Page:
Whether you're a casual walker, jogger or runner, plantar fasciitis is a foot condition so painful that you'll skip that day's exercise. Sometimes the pain can be so severe that you won't want to get out of bed. Here is what you need to know about this painful condition and how to deal with it should it surprise you some morning.
Along the bottom of your feet runs a band of tissue called the plantar fascia. This tissue extends from your heel to the base of your toes. It helps to keep your arch in place and provides stability as you flex your foot up and down. When this tissue becomes irritated, it becomes swollen and painful. The pain can be so severe that you can't put weight on that foot.
While an injury to the foot can cause plantar fasciitis, the cause is most often due to pushing your feet beyond their limits. The typical causes of this foot pain include:
- overheated and overworked foot muscles
- weak foot muscles that no longer support the foot and arch
- poor warmup routine before exercising resulting is the foot muscles being asked to perform before they are ready
- poorly fitted footwear that puts stress on the muscles in the bottom of the foot
Your podiatrist will help you understand which of your actions are triggering the plantar fasciitis.
Symptoms can come on suddenly then go away just as quickly. Or they may stay around for several hours with the same intensity. The most common symptoms include:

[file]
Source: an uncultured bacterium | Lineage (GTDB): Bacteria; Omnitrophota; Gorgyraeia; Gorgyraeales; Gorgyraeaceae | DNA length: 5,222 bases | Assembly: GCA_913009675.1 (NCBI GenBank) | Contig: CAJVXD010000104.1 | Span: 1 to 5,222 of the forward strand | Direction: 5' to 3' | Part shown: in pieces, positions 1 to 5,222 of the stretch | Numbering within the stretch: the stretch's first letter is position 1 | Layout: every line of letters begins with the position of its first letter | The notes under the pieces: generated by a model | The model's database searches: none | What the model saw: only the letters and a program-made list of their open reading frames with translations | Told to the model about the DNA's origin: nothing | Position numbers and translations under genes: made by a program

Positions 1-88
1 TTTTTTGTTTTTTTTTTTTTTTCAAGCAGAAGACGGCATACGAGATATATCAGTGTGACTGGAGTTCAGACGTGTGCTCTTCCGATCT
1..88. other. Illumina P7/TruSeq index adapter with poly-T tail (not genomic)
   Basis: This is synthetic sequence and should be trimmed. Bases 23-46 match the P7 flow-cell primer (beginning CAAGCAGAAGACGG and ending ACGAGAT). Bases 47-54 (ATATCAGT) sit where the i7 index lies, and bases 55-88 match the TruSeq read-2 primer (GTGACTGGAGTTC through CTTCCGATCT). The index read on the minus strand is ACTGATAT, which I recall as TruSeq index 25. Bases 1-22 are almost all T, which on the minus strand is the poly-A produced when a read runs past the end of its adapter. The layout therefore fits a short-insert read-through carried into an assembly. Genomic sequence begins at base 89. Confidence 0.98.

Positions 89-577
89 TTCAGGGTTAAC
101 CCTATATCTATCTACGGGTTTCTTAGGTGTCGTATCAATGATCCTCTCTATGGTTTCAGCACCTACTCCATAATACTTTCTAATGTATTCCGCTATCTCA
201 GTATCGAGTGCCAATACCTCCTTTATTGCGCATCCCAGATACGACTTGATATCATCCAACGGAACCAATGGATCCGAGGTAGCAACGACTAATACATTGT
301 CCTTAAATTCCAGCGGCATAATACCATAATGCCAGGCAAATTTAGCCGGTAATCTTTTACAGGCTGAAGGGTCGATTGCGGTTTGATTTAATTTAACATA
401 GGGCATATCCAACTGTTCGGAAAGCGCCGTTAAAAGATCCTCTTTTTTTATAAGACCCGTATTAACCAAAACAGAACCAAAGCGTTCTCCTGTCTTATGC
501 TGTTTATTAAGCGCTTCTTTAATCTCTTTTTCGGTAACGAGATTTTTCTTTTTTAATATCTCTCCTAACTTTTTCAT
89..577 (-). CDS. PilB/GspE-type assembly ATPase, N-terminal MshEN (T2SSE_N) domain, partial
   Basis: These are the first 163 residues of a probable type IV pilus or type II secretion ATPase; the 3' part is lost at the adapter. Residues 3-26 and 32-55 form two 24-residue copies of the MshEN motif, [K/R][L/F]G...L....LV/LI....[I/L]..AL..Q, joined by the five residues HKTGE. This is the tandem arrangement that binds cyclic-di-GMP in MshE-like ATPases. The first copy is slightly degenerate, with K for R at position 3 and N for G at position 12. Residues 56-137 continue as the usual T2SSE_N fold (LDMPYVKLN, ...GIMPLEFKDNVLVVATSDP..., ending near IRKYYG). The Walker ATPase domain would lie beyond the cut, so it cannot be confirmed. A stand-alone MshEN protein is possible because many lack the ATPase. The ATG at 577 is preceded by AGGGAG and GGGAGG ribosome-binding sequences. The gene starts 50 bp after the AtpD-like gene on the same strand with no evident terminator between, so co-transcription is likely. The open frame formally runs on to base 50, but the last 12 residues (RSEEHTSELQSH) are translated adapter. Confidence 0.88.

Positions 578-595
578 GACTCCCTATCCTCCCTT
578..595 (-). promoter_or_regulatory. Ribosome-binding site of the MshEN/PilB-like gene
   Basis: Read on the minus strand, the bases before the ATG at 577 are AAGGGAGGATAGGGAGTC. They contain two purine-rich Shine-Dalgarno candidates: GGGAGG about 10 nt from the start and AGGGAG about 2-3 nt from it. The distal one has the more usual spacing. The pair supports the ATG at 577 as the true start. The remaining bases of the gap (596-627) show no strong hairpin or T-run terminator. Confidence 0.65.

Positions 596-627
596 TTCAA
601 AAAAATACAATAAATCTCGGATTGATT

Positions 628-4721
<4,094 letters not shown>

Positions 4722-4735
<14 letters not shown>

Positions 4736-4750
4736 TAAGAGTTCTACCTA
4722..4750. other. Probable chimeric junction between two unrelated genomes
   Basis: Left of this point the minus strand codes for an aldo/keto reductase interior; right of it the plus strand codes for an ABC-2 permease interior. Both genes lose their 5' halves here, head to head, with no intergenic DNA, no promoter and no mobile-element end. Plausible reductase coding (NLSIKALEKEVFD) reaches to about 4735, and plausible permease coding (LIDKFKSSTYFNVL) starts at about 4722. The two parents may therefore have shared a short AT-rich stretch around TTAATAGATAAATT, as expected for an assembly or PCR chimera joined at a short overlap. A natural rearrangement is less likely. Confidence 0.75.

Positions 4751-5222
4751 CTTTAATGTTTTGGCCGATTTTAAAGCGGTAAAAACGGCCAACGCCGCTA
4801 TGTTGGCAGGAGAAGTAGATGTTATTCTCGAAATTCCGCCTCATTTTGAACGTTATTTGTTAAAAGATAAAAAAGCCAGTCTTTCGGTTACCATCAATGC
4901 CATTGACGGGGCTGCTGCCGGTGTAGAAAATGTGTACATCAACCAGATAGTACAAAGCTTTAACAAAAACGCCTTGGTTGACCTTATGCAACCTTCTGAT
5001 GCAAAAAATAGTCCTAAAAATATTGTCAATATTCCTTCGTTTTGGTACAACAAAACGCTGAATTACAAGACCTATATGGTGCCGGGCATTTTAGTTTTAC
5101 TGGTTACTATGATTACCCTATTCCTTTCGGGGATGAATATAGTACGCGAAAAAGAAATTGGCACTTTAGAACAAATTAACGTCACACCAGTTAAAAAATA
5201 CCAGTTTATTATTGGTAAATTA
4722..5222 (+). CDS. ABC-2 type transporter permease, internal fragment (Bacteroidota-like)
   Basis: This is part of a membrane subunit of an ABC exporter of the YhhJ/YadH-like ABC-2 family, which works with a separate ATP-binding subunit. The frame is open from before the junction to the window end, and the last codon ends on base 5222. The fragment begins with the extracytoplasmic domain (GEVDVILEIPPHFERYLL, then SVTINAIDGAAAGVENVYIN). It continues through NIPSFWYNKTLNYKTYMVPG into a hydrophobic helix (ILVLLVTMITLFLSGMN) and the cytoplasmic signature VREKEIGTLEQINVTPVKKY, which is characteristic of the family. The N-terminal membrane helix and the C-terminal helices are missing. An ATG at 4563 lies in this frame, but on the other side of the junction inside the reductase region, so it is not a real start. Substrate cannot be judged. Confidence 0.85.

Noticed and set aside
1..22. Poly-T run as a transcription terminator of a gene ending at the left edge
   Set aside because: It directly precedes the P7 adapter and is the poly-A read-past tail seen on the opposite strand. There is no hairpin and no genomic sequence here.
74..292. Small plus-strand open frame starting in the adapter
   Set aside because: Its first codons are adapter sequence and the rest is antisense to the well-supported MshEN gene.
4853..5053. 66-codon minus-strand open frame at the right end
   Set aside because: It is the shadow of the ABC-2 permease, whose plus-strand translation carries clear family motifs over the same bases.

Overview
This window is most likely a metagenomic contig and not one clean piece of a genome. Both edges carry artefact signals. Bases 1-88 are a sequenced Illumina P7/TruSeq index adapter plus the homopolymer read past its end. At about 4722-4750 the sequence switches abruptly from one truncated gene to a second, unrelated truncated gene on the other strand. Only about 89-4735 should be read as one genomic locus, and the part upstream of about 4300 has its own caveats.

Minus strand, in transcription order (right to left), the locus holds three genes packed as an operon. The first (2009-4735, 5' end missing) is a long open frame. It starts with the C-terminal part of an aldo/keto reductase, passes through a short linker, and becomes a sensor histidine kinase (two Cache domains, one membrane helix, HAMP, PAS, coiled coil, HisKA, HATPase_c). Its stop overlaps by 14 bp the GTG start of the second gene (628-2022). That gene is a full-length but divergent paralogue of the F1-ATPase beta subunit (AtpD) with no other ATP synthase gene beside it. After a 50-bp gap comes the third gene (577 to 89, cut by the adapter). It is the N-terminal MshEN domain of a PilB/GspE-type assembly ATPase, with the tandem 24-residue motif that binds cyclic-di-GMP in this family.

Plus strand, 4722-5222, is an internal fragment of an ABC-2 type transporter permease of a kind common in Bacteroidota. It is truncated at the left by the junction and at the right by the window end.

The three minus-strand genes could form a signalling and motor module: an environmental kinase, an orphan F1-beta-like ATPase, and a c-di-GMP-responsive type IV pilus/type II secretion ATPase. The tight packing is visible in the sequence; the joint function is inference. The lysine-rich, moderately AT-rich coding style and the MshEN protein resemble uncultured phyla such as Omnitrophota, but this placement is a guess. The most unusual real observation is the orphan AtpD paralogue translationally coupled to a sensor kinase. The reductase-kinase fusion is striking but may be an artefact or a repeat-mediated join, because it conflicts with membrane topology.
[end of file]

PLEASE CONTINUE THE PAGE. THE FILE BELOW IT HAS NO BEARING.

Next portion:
- sudden pain in the bottom of the foot first thing in the morning
- burning sensation along the bottom of the foot where the tissue band resides
- weakness in your foot when stepping on it
Typical Treatment Approaches
A podiatrist will recommend a few things to do to relieve your pain when it comes on. They will also suggest longer-term approaches to prevent a recurrence.
- hold ice against the bottom of your foot to reduce the pain and swelling
- roll your foot slowly back and forth on a tennis ball to relax the tissue band
- use an anti-inflammatory and pain medication, such as ibuprofen
Long-term approaches include:
- orthotics to wear in your shoes to support your feet
- physical therapy to stretch out and strengthen the muscles in your feet
- steroid injections into the tissue band for relief of pain and swelling
Your foot doctor will also help you put together a more effective warmup routine to get your feet ready for exercise and show you how to pick out the best shoes. For more information, contact Pinker & Associates or a similar organization.